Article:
A taste of Hanoi’s famed cà phê trứng or egg coffee got me out of my comfort zone of a regular black coffee without sugar to try a new treat.
Treat is the right description, as it can be a typical drink you sip to the end, or a pudding-like sweet treat with thick foamy topping and condensed coffee underneath that you can mix, eat and enjoy each bite of the mixture.
As a beginner, I hesitated at first on how to tackle the cup full of fluffy ivory foam, on top of it decorated with sketches in chocolate sauce or wording in chocolate powder like in a cappuccino. In some cafés, the cup comes with a teaspoon already dipped in, in others, the spoon rests outside on a plate, or in a bowl of hot water to keep the coffee warm till the end.
“Should I eat or drink?” asked Janine, an American visitor from HCM City that I met at Café Đinh. Her order, hot egg coffee, came with a foamy topping decorated with sketches of Hoàn Kiếm Lake, while her brother Michael’s order, iced egg coffee, was topped with sketches of Hanoian streets.
“The décor is so beautiful I don’t want to break it,” Janine said with a look of wonder on her face. With my encouragement, she first tried a spoon of foam, then exhaled with a smile: “Wow, it doesn’t have any fishy egg smell like in its name.”
Janine is right, a whisked egg yolk mix with your coffee may sound strange, but even picky drinkers won’t be disappointed.
Why egg coffee?
Hanoi’s egg coffee is thought to have originated from a bartender at the Metropole Hotel, Nguyễn Văn Giảng, who invented a recipe to use whisked egg yolk as a substitute for fresh milk that was often short in the 1940s.
Egg yolk is whipped until it becomes a creamy soft, meringue-like white foam and is poured into a cup with hot black condensed coffee that seeps through the foam so it perches on top of the cup.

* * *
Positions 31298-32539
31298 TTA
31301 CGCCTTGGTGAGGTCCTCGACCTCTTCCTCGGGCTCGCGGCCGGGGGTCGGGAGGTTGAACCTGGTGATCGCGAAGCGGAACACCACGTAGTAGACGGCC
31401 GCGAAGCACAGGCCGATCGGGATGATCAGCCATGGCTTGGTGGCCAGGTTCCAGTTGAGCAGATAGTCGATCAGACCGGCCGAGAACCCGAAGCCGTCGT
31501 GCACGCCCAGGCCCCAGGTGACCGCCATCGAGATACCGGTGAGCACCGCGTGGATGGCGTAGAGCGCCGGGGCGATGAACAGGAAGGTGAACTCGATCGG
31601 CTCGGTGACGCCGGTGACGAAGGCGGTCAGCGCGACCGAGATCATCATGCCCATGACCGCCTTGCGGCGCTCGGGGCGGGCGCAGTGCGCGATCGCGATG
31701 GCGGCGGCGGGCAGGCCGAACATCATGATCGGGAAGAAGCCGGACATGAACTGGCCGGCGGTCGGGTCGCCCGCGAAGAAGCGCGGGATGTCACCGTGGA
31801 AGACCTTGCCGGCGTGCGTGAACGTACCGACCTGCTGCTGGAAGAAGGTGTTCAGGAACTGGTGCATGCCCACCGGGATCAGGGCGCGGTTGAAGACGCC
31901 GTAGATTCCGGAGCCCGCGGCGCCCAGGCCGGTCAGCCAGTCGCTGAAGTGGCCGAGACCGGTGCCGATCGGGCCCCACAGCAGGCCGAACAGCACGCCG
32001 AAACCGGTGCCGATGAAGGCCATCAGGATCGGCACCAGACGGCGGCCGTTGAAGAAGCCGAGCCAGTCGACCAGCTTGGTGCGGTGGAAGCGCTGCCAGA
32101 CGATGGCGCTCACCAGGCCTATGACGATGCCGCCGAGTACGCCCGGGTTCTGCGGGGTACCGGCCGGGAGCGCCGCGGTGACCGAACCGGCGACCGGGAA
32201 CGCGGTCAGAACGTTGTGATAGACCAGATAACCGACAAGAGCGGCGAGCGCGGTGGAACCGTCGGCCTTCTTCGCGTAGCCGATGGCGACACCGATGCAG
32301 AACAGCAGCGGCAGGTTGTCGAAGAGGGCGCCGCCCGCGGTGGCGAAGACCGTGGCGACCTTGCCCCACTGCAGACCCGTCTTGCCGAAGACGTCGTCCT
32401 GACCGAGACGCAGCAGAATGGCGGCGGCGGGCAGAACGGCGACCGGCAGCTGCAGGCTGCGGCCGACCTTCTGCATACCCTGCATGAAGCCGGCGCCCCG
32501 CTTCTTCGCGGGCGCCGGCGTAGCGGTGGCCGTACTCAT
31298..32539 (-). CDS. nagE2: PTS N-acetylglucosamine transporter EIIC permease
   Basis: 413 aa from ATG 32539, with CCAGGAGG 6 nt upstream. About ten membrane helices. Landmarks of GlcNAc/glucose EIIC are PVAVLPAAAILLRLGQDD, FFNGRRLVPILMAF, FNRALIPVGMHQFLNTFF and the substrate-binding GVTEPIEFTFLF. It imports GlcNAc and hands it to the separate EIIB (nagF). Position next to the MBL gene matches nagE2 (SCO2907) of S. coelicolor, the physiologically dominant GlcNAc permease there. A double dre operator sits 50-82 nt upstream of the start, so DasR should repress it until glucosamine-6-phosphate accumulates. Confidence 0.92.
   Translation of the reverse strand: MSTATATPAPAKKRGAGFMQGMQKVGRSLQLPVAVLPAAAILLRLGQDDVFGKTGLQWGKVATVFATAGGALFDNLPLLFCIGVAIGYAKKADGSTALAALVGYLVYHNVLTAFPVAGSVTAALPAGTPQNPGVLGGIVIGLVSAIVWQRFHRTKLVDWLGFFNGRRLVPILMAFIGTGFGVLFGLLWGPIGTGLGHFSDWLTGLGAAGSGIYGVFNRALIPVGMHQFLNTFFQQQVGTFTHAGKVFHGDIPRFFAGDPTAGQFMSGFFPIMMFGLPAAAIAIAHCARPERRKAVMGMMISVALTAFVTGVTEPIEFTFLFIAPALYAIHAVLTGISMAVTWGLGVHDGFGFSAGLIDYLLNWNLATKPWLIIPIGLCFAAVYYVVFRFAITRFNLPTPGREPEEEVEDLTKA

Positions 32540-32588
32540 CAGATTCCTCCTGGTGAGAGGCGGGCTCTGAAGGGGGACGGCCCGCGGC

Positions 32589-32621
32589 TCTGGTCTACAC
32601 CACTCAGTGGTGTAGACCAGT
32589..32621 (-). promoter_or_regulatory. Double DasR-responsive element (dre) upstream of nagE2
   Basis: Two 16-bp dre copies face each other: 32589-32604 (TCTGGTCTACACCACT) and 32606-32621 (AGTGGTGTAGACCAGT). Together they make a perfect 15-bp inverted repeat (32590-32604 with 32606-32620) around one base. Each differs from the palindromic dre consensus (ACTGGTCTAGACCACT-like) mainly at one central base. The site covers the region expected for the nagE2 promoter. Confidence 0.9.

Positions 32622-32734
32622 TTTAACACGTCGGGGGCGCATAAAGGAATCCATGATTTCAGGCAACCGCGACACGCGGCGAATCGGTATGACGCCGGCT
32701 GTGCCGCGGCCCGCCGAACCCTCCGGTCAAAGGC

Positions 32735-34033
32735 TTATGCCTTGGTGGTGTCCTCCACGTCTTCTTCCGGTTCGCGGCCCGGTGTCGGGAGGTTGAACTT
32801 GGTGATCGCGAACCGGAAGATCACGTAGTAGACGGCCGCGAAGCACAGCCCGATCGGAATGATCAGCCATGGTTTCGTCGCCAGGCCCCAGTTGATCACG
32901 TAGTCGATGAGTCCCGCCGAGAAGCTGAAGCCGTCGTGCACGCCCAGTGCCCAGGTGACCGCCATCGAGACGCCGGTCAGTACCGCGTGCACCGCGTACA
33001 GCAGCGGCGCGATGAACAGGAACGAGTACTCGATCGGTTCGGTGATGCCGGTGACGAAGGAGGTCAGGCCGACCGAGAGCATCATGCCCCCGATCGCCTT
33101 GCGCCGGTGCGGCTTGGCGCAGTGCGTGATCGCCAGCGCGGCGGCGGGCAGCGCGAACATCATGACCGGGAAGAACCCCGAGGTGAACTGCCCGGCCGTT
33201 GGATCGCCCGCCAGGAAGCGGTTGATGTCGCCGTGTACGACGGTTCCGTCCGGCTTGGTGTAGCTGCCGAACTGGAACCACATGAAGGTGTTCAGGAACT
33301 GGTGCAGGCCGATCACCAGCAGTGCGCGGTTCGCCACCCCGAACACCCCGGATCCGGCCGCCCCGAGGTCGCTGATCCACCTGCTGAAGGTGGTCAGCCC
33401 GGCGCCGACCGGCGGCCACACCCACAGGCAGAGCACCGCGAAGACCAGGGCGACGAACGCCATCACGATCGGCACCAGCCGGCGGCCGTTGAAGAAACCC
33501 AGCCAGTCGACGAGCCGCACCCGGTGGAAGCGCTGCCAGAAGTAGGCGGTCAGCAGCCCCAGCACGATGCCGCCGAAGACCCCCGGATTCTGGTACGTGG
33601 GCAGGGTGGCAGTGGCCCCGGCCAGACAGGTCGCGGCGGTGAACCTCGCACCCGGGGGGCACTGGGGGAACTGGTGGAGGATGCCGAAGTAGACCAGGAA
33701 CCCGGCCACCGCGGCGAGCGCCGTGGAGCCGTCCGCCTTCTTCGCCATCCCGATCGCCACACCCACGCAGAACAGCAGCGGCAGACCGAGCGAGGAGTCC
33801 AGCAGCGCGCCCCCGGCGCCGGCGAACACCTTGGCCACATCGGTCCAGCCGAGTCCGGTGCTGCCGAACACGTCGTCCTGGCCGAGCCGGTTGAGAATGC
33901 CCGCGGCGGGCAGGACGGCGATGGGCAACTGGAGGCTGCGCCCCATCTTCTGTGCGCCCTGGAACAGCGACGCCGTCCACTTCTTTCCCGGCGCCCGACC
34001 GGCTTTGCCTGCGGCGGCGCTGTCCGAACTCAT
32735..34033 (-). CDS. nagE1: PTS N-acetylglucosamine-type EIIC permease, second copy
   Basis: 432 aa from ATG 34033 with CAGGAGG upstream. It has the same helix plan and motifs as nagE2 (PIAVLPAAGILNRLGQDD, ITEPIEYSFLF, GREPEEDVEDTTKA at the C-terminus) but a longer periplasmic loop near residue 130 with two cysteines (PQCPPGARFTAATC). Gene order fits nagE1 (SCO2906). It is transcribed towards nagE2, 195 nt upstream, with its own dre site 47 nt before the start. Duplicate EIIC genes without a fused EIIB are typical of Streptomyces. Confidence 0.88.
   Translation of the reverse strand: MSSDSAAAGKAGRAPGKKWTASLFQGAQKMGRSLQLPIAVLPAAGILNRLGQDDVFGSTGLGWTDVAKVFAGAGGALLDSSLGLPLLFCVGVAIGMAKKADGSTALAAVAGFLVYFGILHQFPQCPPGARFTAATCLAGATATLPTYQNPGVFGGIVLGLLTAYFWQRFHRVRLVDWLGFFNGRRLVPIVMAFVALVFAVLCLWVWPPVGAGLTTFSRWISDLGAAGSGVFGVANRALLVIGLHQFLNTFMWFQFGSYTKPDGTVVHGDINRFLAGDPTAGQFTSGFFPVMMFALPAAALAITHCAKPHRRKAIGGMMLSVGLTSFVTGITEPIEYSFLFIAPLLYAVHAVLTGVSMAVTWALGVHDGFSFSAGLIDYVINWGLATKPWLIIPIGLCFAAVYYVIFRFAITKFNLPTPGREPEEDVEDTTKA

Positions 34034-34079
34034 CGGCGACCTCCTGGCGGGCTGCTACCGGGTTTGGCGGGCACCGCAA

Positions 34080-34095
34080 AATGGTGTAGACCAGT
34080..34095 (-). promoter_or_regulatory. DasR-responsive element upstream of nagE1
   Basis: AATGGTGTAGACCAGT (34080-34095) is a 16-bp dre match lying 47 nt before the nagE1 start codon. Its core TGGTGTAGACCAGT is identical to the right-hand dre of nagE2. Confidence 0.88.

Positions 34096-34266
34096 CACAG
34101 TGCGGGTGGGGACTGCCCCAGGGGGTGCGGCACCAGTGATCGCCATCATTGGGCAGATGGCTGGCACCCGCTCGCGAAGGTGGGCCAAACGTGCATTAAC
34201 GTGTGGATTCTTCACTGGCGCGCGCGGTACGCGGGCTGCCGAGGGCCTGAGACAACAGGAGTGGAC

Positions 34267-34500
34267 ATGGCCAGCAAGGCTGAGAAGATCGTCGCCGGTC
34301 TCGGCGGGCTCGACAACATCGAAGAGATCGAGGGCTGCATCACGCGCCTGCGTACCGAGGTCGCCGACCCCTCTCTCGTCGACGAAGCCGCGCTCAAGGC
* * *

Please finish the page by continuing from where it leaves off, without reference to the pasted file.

“What may sound simple now was a whole new thing at that time, my father was very smart to try it,” Nguyễn Văn Đạo, Giảng’s son, said of his father’s invention. Đạo said his father’s recipe, which included yolk, condensed milk, coffee powder, butter, cheese and some secret ingredients was passed down to his children.
All foreigners and Vietnamese in the Metropole liked Giảng’s coffee so much he decided to leave the hotel to start selling egg coffee and create his own brand – Café Giảng – in 1946.
The café now is owned and run by Giảng’s youngest son and Đạo’s brother, Nguyễn Trí Hòa, who later expanded the business and offers various new recipes such as egg coffee with rum, green bean, chocolate, cinnamon, and green tea, as well as egg beer. The menu may have developed, but Hòa has kept the iconic brand name, while his other brother and sister named their coffee shops differently.
Plenty of tastes
Café Giảng, inside a small alley at 39 Nguyễn Hữu Huân Street, is well-known to locals and tourists alike and is always full of regulars.
It is reputed for its brand name, its appearance in CNN’s coverage of Hanoi street food, for serving hundreds of journalists at the press centre during the Trump-Kim Summit in February 2019 and for opening a franchised Café Giảng in Yokohama in Japan in 2018.
A few blocks away, Giảng’s daughter Bích opened Café Đinh at 13 Đinh Tiên Hoàng Street, also inside a small alley and steps of walk-up to a second-floor old house overlooking Hoàn Kiếm Lake. The café is now managed by Bích’s son, Tạ Huy Lân, and his friends who work part-time in the café so dear to their student life.
Café Đinh, known for its simple and cosy atmosphere, is frequented by students and backpackers.
“I want to keep every single chair and stool in the shop as to keep valuable memories from my mother’s hard time when her teacher friends donated small wooden tables and chairs,” Lân said.
“I am determined to keep our coffee with the taste we inherited from our grandfather Giảng’s recipe,” Lân said.
To keep quality high, Lân says they never choose anything other than grade A robusta coffee from Buôn Ma Thuột City in Đắk Lắk Province.
The final part of my quest to learn more about egg coffee came after my friend La Trang recommended I try the treat at Luk Lak Restaurant on 4A Lê Thánh Tông Street where she says has the best egg coffee in town.
Trang says what she likes about the coffee there is the mixture of creamy foam and coffee is so well blended it goes well until the last bite, and on top of that, the taste is not too sickly sweet.
I never thought I would go to a restaurant for a coffee, even though I had already been to lunch and dinner at Luk Lak, where delicious Vietnamese dishes are served by a chef who worked many years in the Metropole Hotel.
However, from first to the last bite, I couldn’t agree more with my friend Trang. So decadent!
By Minh Huyền. This story was originally posted on Vietnam News